You know it's going to be strange when I submit a blog post with a title like that.
This started when a friend on twitter, who lives in China, casually commented on a vegetable with an odd, hard to translate (i.e., cryptically idiomatic) name. The photo he enclosed of the feast he was having included a beautiful vegetable that I thought might be one of their local fresh pickles (fresh in the sense of being pickled only for a few days or weeks, rather than the truly long-term pickling processes, and/or fermented products such as kimchee, etc.). The colors reminded me of amaranth, but it was clearly a sliced root vegetable with the texture / appearance of a daikon radish, and the colors of a watermelon candy - pastel pink, a ring of white, and an edge of pale green. It certainly looked tasty, but he reported a name [ 心灵美 ] that translated as "beautiful soul" - so you can see why it became a tantalizing msytery. Still, many favored dishes and foods have poetically unhelpful names, like "空心菜" ["hollow heart vegetable"]. She apparently suggested to him that it was a carrot. I was pretty confident it was not, and when he said it tasted more like a radish, I had hope.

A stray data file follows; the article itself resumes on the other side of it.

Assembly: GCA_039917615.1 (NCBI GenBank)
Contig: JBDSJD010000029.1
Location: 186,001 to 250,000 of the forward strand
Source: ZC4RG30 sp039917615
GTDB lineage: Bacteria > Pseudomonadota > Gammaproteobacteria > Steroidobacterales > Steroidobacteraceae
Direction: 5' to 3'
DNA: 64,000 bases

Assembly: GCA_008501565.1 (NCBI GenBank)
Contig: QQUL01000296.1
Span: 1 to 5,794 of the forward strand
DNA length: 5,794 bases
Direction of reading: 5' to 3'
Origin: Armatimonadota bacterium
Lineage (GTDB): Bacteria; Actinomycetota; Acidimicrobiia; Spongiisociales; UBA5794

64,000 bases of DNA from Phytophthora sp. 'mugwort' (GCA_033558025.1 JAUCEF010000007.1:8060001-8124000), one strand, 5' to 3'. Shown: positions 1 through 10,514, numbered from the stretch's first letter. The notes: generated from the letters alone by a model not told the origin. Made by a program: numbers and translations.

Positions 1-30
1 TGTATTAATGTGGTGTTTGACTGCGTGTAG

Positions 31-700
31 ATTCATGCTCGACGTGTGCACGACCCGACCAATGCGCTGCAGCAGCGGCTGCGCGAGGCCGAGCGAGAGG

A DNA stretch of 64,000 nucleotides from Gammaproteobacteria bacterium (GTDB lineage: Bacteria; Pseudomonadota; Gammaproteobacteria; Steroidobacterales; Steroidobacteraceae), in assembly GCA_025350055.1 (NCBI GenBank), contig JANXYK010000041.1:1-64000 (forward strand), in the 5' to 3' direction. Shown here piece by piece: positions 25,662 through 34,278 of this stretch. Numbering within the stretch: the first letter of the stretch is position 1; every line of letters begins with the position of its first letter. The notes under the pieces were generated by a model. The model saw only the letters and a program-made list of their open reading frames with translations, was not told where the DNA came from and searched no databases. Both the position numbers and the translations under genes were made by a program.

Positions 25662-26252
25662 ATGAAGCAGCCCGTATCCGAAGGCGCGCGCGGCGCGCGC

I started searching around on variants of radish (not terribly helpful) and then tried adding the characters and vegetable, and eventuauly found a hilarious artist in Beijing who uses vegetables to create collages. Enjoy the image here:
The title translates to "soul kiss radish" and as you can see is a funny homage to Klimt. It's worth poking around the rest of the site to enjoy the images, it really is sweet.
From there I was able to do a little further searching and figure out that unless you use the full "心灵美萝卜" it won't appear in the vegetable category of words. I also found that in the States, (somewhere at least - no where I'd ever seen it but...) it's called Watermelon radish. By whatever name, it looks delicious and I think I'm going to have to see if I can grow some.
Enjoy the 'soul food'!